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Which one is preferred? I am comfortable in Unix-esque environments and recently purchased a Macbook. I am currently using macports, as it is from Apple, but dont like how python 3.1 becomes /opt/local/bin/python31 (actually, i dont mind the path, that part is great, i dont like having to symlink it though).

A better example: I use python 2.6 for django development, but 2.5 ships with os x. That is fine until i run django server locally, 2.5 will be found first in my path.. (and prepending /opt/local/bin to path might break something depending on 2.5... id prefer to not touch anything installed explicitly by apple). is creating an alias really the best solution here?

What tips can you offer for using macports? is fink better?

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closed as primarily opinion-based by HopelessN00b Dec 5 '14 at 11:41

Many good questions generate some degree of opinion based on expert experience, but answers to this question will tend to be almost entirely based on opinions, rather than facts, references, or specific expertise.If this question can be reworded to fit the rules in the help center, please edit the question.

thanks for edit pjz – theman_on_osx May 27 '09 at 15:38
Add /opt/local/bin to your path in your shell script that's sourced only by interactive shells. That way everything will work with the default Python, except what you run interactively in a terminal. Apple stuff doesn't source shell initialization files anyway, because programs are not fork()ed from any shell. – Terminus May 29 '09 at 21:48

I used Fink for quite a while. One day, I tried out MacPorts, and never switched back to fink.

I found (subjectively) that the packages in MacPorts were kept more up to date, and had fewer tendencies on install to get into mutual-dependency loops of death. Fink packages would often just simply not install, or have versioning/testing issues that I had to go in and fix myself from the source. My MacPorts repository of software is also more compact for some reason; it's about half the disk space of the similarly-equipped fink tree I used to maintain.

MacPorts is a source-based distribution mechanism much like FreeBSD's ports, so it offers you the chance to just let it handle everything for you if you really don't care which compiler flags you pass to the cowsay utility, but do want more fine-grained control over what goes into apache, mysql, etc. I think it's a good compromise between typing ./configure make make install ten thousand times and giving up your system to the whims of a bunch of unknown package maintainers.

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Just to second this, I too started on Fink, and then switched to MacPorts when Fink didn't have a package I needed. I've never looked back. Ports works just like in FreeBSD, which is comfortable for me, and uses paths that seem more "normal" to me. – jedberg May 27 '09 at 16:39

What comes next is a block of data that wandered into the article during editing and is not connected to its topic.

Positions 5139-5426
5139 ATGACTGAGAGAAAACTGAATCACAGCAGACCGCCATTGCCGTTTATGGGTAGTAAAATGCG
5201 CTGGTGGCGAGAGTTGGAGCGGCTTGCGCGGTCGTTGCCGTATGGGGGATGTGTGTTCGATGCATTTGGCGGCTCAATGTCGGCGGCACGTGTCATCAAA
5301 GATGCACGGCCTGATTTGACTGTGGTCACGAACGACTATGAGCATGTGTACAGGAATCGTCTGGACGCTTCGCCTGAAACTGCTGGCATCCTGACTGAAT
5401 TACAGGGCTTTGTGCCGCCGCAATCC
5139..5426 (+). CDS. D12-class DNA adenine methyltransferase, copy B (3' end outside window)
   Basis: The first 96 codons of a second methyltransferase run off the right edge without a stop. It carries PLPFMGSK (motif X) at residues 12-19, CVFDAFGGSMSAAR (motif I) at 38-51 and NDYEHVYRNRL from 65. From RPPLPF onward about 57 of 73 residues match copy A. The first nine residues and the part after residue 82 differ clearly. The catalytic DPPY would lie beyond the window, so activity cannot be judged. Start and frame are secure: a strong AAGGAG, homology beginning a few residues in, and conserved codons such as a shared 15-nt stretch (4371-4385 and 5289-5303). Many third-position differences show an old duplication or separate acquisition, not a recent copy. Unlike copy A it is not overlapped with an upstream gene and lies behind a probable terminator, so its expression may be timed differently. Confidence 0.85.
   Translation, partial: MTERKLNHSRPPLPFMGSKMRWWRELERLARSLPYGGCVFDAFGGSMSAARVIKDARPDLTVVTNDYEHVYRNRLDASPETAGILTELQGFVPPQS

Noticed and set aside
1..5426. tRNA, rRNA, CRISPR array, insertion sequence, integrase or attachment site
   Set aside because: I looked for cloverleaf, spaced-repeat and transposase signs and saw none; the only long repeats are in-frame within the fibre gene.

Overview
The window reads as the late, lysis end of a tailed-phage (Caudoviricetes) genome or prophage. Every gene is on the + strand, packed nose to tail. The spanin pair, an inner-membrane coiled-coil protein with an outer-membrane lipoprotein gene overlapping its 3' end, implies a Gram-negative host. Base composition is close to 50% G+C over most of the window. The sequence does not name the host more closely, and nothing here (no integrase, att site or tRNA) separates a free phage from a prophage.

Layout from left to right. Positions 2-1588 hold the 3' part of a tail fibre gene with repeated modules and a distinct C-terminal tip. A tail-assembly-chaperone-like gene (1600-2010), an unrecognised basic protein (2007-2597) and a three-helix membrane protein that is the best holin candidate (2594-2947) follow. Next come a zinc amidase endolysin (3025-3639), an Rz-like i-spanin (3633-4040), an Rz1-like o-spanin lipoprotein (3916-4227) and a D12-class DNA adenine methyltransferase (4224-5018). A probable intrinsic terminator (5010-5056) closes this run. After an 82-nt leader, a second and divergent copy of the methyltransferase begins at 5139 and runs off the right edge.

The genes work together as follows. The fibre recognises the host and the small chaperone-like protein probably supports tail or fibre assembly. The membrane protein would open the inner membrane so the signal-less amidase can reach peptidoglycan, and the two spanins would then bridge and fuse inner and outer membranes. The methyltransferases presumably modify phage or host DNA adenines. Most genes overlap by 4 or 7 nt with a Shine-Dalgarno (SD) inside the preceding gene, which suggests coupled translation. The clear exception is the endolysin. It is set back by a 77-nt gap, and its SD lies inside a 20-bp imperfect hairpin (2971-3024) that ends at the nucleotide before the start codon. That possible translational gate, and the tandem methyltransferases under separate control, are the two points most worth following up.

Likewise. I bought a new Macbook Pro and decided it was a good time to try MacPorts, and I'd never switch back. There's more software, it's better-maintained and more up-to-date, and it works really well. – Dan Udey Jun 5 '09 at 23:19

Macports is definitely a more up to date project. I've been using it since it was named Darwinports, and always suited me best (I'm a programmer).

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Neither. Use the source, Luke. If you need quite a bit of Unix software so compiling from source becomes a chore, then look into pkgsrc (The NetBSD Packages Collection), MirPorts (The MirOS Ports Framework) and the likes.

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os x was a good compromise for me.. its unix enough that im comfortable.. yet all the hardware is supported straight out of the box.. it never occured to me to use pkgsrc... or my favorite package manager. after using archlinux for so long, im accustomed to more bleeding edge software (my only real complaint) ... thanks for the response. – theman_on_osx May 27 '09 at 14:37
MacPorts is a source based system, based off BSD ports. The community is smaller, so it seems like the available packages are more likely to be older versions. However, I try to send updated portfiles to pull down the newer versions whenever I come across something that I use that is outdated. – Scott Pack May 27 '09 at 14:53
I'm with Ante. I tried both Fink and MacPorts years ago, and while they worked, something just didn't seem right - with everything in /opt/ (which, yes, I do understand makes cleanup/fixing easier). Now, I just compile everything I need into /usr/local and that's worked fine without a hitch. – Bill Turner May 27 '09 at 15:52
I've had trouble with Fink and MacPorts (and heck, I even tried Gentoo for the Mac!). pkgsrc sounds very interesting. – Clinton Blackmore May 27 '09 at 17:26

I'm a fink user. Good support for the scientific computing I do...

But in deference to Ante Gotovina's call, I generally build eveyything from the source packages.

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To the oart of the question about symlinks, you should install the python_select package which set's up symlinks to the version of Python you want.

Also, there's never been an issue I've run into where using a MacPorts build in preference to something supplied by Apple breaks an Apple supplied program. In other words, you should just set up your PATH to have /opt/local/bin at the front.

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